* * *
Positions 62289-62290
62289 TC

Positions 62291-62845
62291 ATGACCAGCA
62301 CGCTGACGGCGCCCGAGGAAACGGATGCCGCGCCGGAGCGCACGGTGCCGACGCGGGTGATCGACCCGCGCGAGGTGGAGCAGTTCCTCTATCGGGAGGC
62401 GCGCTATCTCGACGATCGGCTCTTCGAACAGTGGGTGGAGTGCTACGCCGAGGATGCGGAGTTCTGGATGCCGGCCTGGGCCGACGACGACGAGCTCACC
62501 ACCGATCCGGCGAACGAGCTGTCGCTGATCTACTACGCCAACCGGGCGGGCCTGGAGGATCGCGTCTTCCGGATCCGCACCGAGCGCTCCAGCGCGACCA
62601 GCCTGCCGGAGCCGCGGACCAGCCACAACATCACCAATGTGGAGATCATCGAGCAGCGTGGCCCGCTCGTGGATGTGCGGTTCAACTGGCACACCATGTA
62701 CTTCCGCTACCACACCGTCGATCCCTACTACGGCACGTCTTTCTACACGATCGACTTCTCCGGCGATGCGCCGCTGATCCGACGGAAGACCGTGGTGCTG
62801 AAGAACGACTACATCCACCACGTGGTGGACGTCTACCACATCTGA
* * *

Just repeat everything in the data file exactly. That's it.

Positions 62289-62290
62289 TC

Positions 62291-62845
62291 ATGACCAGCA
62301 CGCTGACGGCGCCCGAGGAAACGGATGCCGCGCCGGAGCGCACGGTGCCGACGCGGGTGATCGACCCGCGCGAGGTGGAGCAGTTCCTCTATCGGGAGGC
62401 GCGCTATCTCGACGATCGGCTCTTCGAACAGTGGGTGGAGTGCTACGCCGAGGATGCGGAGTTCTGGATGCCGGCCTGGGCCGACGACGACGAGCTCACC
62501 ACCGATCCGGCGAACGAGCTGTCGCTGATCTACTACGCCAACCGGGCGGGCCTGGAGGATCGCGTCTTCCGGATCCGCACCGAGCGCTCCAGCGCGACCA
62601 GCCTGCCGGAGCCGCGGACCAGCCACAACATCACCAATGTGGAGATCATCGAGCAGCGTGGCCCGCTCGTGGATGTGCGGTTCAACTGGCACACCATGTA
62701 CTTCCGCTACCACACCGTCGATCCCTACTACGGCACGTCTTTCTACACGATCGACTTCTCCGGCGATGCGCCGCTGATCCGACGGAAGACCGTGGTGCTG
62801 AAGAACGACTACATCCACCACGTGGTGGACGTCTACCACATCTGA